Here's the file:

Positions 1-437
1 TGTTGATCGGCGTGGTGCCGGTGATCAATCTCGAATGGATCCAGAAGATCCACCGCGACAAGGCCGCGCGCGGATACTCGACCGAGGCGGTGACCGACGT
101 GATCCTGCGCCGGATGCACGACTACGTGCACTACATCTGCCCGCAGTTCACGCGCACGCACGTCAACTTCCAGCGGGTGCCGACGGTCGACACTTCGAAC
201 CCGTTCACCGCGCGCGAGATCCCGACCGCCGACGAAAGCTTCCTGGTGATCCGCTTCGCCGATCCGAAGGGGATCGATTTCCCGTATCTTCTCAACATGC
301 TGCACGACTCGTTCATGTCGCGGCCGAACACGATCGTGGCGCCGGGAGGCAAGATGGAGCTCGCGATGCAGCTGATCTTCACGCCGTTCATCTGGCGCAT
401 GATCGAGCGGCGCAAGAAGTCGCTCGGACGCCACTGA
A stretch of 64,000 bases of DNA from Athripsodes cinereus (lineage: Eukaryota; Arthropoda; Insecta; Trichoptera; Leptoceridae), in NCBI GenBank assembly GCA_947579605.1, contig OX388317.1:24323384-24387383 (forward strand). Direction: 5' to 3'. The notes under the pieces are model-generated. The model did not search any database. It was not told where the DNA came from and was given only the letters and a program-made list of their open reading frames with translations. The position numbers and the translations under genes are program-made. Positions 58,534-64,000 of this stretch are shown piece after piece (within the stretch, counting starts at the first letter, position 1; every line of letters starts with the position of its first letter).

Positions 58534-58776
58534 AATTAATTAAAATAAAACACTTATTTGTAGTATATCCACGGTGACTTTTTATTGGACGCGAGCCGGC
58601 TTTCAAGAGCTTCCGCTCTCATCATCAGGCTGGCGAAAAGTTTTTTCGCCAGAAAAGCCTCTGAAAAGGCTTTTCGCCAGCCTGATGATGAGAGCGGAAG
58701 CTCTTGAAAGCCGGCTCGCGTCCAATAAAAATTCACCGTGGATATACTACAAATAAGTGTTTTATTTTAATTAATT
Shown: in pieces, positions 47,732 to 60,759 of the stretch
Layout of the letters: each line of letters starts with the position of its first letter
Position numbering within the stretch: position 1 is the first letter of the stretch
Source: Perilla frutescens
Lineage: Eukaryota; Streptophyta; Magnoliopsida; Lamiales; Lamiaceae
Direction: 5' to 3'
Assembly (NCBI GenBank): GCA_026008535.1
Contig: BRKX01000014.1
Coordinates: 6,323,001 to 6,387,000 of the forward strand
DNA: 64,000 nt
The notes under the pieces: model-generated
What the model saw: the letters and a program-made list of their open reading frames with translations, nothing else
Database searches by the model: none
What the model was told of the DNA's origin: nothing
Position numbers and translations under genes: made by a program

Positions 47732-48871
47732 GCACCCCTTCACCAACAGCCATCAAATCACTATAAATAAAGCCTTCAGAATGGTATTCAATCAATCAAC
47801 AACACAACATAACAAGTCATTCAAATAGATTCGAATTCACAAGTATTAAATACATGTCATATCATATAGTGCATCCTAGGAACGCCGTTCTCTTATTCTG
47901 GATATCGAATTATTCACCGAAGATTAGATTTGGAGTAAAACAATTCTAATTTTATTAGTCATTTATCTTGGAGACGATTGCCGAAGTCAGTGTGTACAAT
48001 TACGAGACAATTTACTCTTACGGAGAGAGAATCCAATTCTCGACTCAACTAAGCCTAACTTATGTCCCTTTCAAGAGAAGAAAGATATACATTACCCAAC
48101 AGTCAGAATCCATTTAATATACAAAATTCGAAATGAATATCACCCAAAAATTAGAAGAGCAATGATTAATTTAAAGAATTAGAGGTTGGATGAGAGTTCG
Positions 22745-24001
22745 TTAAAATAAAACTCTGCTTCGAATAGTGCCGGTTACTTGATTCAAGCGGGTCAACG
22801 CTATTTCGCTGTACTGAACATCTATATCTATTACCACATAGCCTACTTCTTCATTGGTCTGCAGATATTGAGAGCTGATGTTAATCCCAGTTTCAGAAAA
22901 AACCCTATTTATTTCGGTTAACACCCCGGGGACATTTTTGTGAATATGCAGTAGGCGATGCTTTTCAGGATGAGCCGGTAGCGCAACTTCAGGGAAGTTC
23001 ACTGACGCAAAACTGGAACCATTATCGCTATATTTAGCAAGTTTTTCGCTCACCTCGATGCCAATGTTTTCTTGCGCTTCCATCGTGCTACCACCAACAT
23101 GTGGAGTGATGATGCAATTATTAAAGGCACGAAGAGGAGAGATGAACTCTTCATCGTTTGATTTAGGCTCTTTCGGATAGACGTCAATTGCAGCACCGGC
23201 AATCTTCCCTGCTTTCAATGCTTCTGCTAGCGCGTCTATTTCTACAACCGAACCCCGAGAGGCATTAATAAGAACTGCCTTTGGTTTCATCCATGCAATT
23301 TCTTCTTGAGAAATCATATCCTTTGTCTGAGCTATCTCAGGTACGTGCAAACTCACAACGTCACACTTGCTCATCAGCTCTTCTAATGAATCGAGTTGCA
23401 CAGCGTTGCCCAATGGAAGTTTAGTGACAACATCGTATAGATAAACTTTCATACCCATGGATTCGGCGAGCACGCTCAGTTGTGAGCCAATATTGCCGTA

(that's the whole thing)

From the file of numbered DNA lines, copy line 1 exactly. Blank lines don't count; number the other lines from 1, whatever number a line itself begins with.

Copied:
Positions 1-437